Home » Mussolini’s Army in the French Riviera Book Review

Mussolini’s Army in the French Riviera Book Review

by Jeff Leser

I recently received and finished reading Emanuele Sica’s Mussolini’s Army in the French Riviera. The book was published as part of the University of Illinois Press’s The History of Military Occupation series. Sica offers an examination of the Italian involvement in France after the June 1940 surrender during WW2, first addressing the Italian demilitarized zone, then later the Italian occupation zone. I would rank it as a specialist’s book, offering a chronology of events and some details, but leaving me thinking the complexities have been simplified a bit too much. I wanted more details. He does push back against the idea that the occupation was shaped by ‘Italiani Brava Gente’ rather than polices and goals set by the Italian government. After I finished the book, I wondered if the Italian occupation had any real impact on the war. I would need to answer no. Besides the added strain on the Regio Esercito to garrison the area, the occupation had little advantage, if any for Italy.

Mussolini's Army in the French Riviera

In his introduction, Sica states that his analysis will examine the occupation at three different levels; as historical sociology rather than a purely national framework; the structural effects of occupation on the occupied society’s environmental and living conditions; and the face-to-face interactions between occupiers and occupied peoples (pg 9). All three levels would include a compare/contrast between the Italian occupation of France, the German occupation of France, and the Italian occupation of the Balkans. While this sounds good, it really didn’t work well in the book. Sica didn’t do all that much of this compare/contrast; the reader requires a decent background on the other two occupations to fully understand the context, and the long-term effects of the points compared weren’t offered to the reader. Where the compare/contrast does work is when Sica shows that the Italians could be ruthless, using their occupation of the Balkans to demonstrate that it was conditions and policies, more than ‘Italiani Brava Gente’, that shaped the nature of the occupation in France. This was a good point to highlight.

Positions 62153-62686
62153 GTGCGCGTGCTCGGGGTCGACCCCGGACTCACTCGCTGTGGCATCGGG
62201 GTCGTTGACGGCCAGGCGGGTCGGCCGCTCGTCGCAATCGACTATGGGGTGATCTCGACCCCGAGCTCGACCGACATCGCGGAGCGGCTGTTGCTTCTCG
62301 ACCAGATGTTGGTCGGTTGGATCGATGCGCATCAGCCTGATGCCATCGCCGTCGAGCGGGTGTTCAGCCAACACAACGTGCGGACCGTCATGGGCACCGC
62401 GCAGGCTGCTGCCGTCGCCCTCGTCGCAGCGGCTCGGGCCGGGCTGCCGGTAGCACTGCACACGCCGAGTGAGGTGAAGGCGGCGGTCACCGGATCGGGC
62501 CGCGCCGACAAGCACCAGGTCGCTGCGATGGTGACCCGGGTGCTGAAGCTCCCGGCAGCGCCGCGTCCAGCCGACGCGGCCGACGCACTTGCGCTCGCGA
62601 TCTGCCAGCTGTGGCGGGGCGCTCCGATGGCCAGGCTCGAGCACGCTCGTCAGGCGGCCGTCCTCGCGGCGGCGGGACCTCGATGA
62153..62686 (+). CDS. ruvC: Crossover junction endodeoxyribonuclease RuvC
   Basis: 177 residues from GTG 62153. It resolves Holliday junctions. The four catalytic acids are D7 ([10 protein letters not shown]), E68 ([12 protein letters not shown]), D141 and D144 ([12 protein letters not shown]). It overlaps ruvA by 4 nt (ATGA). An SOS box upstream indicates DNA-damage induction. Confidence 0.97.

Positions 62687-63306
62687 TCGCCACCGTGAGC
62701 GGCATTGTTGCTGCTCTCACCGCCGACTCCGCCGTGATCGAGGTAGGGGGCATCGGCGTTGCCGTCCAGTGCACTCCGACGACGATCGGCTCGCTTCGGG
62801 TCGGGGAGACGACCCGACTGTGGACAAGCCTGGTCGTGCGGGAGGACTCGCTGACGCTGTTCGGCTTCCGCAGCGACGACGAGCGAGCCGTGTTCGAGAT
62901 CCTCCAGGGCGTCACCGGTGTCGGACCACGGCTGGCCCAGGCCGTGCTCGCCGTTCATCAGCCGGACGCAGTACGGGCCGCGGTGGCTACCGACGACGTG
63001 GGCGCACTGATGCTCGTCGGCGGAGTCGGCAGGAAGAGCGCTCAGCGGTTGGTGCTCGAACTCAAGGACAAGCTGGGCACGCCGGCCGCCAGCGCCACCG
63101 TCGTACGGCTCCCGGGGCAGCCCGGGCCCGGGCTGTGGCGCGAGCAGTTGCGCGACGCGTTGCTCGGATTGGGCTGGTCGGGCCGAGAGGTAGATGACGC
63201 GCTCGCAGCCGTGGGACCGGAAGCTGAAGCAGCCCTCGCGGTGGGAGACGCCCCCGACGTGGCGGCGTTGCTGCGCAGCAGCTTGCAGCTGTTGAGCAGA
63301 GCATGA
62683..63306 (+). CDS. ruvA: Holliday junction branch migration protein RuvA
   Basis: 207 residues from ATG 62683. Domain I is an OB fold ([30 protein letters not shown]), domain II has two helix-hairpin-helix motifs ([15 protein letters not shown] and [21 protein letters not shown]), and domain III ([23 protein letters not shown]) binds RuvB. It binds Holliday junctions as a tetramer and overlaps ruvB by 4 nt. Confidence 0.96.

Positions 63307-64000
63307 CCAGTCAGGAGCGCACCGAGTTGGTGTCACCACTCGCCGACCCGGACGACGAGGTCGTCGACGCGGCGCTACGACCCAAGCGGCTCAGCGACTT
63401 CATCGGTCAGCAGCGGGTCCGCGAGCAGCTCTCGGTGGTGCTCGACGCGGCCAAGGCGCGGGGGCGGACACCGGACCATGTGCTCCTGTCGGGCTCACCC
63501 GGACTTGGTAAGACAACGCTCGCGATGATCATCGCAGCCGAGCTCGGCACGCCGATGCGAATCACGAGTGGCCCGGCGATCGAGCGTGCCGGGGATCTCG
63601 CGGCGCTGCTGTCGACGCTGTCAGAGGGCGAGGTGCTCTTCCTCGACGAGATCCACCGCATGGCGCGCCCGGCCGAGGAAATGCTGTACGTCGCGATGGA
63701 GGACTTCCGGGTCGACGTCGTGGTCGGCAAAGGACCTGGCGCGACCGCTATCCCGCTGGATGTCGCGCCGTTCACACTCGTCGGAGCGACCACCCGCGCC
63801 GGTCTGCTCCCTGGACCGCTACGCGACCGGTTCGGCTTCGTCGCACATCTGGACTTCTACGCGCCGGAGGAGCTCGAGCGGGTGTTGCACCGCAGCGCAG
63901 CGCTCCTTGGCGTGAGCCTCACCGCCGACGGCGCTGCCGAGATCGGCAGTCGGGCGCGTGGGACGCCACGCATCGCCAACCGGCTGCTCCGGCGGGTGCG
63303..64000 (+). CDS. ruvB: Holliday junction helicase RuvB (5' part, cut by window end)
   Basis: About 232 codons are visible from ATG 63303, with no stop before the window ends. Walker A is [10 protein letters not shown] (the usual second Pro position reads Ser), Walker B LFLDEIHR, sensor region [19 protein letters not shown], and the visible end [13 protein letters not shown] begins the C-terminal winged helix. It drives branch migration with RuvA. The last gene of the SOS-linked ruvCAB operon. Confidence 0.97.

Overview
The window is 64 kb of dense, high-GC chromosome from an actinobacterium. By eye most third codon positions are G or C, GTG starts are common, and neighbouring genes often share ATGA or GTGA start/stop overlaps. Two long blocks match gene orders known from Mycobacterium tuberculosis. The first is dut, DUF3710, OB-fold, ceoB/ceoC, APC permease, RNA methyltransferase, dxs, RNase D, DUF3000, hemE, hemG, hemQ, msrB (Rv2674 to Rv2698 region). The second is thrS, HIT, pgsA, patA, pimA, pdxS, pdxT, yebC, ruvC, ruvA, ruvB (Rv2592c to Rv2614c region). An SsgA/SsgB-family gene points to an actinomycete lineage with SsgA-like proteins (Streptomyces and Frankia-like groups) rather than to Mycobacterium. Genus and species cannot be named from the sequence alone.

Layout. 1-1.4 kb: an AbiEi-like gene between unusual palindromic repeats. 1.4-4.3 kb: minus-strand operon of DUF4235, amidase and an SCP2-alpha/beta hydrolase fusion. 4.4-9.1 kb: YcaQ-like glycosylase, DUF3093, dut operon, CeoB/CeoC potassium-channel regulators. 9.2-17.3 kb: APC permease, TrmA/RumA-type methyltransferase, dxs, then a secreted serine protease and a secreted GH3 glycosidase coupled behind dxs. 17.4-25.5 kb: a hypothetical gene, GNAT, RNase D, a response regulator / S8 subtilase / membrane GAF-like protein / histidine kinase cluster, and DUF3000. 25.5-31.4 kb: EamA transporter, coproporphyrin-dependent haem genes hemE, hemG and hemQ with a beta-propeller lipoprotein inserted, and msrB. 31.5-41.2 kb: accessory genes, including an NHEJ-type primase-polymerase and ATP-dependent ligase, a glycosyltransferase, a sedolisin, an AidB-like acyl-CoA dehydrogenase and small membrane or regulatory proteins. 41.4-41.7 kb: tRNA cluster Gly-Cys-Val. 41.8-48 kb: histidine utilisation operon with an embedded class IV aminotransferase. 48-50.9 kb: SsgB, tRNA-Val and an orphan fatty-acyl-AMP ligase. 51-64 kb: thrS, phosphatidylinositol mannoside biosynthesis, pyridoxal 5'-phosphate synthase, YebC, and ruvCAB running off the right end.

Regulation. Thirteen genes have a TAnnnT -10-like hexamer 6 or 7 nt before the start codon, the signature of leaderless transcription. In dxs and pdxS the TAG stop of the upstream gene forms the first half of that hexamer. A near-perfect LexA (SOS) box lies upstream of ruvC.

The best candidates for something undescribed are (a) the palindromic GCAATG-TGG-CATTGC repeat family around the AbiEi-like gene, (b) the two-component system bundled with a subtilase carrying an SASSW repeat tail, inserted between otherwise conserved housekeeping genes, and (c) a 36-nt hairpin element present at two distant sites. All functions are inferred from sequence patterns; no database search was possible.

What Sica brings to the reader is that the Italian occupation wasn’t a story about the armed resistance to the occupiers, but the legal battles waged between the Italian and Vichy governments and the simultaneous internal conflict between the Regio Esercito and the Commissione Italiana per l’Armistizo con la Francia (CIAF). Treaties, laws, and regulations were the weapons of choice, not arrests, round-ups, executions, and the like. The first Italian soldier’s death due to partisan activity was on 27 April 1943. While there were earlier attacks, many of them were vendettas against individuals more than organized resistance. The similarities of the French and Italian peoples in terms of religions, culture, society, etc., combined with a careful/controlled use of regulations made this occupation distinctly different from others in Europe. Sica does provide some information on the Italian internment camps, including the harsh conditions and the sometimes arbitrary arrests that put people in the camps. The escape by French Jews from the Free Zone or from the German Occupation area into the Italian zone and their protection by the Italian occupation is another interesting point in this story. In all, the Italian long-term goals are examined, with discussions on how efficiently they were implemented and whether they were effective in achieving the goals.

The negatives for me included the lack of hard information provided on garrison size, locations, equipment, etc. There was little discussion of repartitions or the push by Italy to gain access to French military equipment. Given my interest is mainly military, I wanted a lot more on the activities of the military units. The November 1942 ‘invasion’ itself is addressed only with a very broad brush barely mentioned and the Italian involvement in the attempt to seize the French fleet is barely mentioned. The 1940 invasion and the results of the September 1943 surrender also lack detailed discussion. This is not a military history.

There was a lot of research supporting the book. For me, the bibliography cites, and endnotes (66 pages for the latter) were the added spice to the book, adding detail and pointing out areas for further research.

This is a niche area and this is the only book I am aware of in English that addresses this niche. If you have a strong desire to learn about this area of WW2 history, then I recommend this book. If you have a casual interest, then finding a library with the book is a better bet. One who has an interest in Axis occupations and resistance groups might find this as a starting point for research in this occupation.

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